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Re: Why does Mathematica change the precision of an expression to check equality?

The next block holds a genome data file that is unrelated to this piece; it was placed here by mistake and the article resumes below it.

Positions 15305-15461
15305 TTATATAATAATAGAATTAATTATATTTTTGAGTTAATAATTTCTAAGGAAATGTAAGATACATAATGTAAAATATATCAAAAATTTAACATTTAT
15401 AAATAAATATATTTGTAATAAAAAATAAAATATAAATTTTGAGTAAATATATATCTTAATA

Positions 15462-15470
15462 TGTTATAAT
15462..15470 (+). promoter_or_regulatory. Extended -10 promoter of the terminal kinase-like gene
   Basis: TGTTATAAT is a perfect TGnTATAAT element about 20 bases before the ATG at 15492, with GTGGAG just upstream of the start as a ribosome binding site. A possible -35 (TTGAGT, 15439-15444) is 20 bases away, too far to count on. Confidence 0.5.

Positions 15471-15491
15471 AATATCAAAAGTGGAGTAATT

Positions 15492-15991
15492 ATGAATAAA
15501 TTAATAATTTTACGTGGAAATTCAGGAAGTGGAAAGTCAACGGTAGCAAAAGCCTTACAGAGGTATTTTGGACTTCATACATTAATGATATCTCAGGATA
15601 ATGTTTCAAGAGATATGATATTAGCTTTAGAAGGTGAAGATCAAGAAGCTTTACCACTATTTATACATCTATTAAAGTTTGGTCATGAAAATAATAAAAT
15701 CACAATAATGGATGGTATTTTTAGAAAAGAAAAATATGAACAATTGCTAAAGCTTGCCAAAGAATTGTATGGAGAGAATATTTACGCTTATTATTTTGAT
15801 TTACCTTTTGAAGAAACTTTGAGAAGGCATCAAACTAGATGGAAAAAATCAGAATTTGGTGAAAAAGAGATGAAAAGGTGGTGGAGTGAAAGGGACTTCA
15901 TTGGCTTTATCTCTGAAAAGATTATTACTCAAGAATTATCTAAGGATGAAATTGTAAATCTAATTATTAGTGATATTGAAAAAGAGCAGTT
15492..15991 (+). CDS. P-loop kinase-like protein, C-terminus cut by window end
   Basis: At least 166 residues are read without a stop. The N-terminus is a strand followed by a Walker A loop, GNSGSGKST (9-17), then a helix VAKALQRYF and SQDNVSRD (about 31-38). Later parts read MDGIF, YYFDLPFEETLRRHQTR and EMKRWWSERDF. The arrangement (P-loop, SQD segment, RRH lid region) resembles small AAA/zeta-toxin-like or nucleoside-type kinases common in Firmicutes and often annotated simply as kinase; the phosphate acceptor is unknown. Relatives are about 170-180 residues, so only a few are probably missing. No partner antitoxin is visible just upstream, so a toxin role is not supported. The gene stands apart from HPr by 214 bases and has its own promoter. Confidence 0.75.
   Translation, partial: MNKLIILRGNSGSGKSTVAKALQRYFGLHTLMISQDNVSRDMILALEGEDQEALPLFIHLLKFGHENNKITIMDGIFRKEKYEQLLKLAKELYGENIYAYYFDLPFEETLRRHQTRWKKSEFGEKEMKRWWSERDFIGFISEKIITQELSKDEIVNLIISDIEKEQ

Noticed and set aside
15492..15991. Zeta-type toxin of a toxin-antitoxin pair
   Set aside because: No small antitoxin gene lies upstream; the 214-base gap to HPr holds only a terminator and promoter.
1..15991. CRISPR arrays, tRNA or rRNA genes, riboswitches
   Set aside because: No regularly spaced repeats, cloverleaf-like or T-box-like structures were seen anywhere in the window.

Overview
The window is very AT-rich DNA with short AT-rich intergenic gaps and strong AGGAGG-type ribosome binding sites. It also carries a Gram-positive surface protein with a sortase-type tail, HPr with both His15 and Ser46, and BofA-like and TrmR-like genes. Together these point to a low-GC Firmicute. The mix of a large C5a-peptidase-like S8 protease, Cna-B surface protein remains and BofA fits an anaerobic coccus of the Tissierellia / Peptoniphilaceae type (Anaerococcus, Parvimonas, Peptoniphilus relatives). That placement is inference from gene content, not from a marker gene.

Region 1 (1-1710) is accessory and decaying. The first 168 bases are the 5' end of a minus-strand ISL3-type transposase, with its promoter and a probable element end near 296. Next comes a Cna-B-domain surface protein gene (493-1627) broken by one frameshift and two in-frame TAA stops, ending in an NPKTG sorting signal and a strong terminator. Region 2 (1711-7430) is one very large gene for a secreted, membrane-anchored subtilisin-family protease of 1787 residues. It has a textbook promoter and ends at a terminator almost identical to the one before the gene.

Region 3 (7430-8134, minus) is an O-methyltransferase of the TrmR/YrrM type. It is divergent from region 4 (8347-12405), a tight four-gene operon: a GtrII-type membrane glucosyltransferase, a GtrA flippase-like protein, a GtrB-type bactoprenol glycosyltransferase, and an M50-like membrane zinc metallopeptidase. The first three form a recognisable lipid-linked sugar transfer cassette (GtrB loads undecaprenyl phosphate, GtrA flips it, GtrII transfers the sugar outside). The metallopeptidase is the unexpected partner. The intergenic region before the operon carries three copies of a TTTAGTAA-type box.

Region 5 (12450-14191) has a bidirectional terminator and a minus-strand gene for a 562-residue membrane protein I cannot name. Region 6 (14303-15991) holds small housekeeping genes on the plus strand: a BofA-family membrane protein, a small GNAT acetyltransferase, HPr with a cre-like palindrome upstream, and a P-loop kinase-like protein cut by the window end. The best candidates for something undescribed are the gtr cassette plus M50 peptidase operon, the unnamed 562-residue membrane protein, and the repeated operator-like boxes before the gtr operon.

Hi Jean-Marc, the Help says: "For exact numeric quantities, Equal internally uses numerical approximations to establish inequality. This process can be affected by the setting of the global variable $MaxExtraPrecision. " Obviously the numerical approximation is only done on the expression on the LHS, not on the number 1. If 1 is changed into 1. only machine precision is used and the test succeed. Daniel Jean-Marc Gulliet wrote: > These thoughts come after answering a similar question in a forum > dedicated to anther CAS. Having ran the following code, I am a little > perplexed by the behavior of Mathematica. > > y = (Sqrt - 2)*(Sqrt + 2); > y == 1 > > --> N::"meprec" : "Internal precision limit $MaxExtraPrecision = > (49.99999999999999) reached while evaluating -1 + (-2 + Sqrt)*(2 + > Sqrt). More... > > --> (-2 + Sqrt)*(2 + Sqrt) == 1 > > At least Mathematica returns a warning message in addition to the > unevaluated expression > > I used to thought that Mathematica was not attempting to do any > algebraic simplifications when testing, say, equality, and that one have > to request explicitly such transformations. > > However, it is pretty clear that Mathematica transforms the expression > in some way, in this case changing infinite precision -- that is exact > numbers -- into arbitrary precision -- that is better precision that > hardware but still not exact. > > So the question is, "Why, when an expression is only written with exact > numbers, Mathematica would "downgrade" the precision to a lower and > inexact one before attempting to answer a boolean question?" > > I do not see the rational behind this design choice... > > Best regards, > Jean-Marc > > P.S. I know that one can get the correct answer by using Simplify. >